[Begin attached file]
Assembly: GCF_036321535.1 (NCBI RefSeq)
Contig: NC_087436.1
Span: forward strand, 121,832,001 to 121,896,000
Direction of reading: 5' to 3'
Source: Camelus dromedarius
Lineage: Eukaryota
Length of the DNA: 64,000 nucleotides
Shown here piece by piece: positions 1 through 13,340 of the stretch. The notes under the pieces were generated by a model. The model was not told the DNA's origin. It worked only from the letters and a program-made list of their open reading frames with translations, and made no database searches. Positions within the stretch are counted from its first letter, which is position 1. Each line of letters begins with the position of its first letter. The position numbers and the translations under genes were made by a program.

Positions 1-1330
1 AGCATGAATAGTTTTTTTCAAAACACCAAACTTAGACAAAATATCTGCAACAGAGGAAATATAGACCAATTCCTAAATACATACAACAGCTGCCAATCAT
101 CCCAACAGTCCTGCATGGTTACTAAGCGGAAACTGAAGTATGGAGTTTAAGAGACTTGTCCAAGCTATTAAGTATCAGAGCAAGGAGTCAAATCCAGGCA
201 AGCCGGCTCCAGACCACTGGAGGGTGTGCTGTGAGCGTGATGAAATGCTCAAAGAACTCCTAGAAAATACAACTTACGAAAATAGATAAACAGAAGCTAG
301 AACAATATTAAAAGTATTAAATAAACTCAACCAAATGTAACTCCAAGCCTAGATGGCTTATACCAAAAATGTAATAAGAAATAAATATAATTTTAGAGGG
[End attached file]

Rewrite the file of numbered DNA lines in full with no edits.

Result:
Assembly: GCF_036321535.1 (NCBI RefSeq)
Contig: NC_087436.1
Span: forward strand, 121,832,001 to 121,896,000
Direction of reading: 5' to 3'
Source: Camelus dromedarius
Lineage: Eukaryota
Length of the DNA: 64,000 nucleotides
Shown here piece by piece: positions 1 through 13,340 of the stretch. The notes under the pieces were generated by a model. The model was not told the DNA's origin. It worked only from the letters and a program-made list of their open reading frames with translations, and made no database searches. Positions within the stretch are counted from its first letter, which is position 1. Each line of letters begins with the position of its first letter. The position numbers and the translations under genes were made by a program.

Positions 1-1330
1 AGCATGAATAGTTTTTTTCAAAACACCAAACTTAGACAAAATATCTGCAACAGAGGAAATATAGACCAATTCCTAAATACATACAACAGCTGCCAATCAT
101 CCCAACAGTCCTGCATGGTTACTAAGCGGAAACTGAAGTATGGAGTTTAAGAGACTTGTCCAAGCTATTAAGTATCAGAGCAAGGAGTCAAATCCAGGCA
201 AGCCGGCTCCAGACCACTGGAGGGTGTGCTGTGAGCGTGATGAAATGCTCAAAGAACTCCTAGAAAATACAACTTACGAAAATAGATAAACAGAAGCTAG
301 AACAATATTAAAAGTATTAAATAAACTCAACCAAATGTAACTCCAAGCCTAGATGGCTTATACCAAAAATGTAATAAGAAATAAATATAATTTTAGAGGG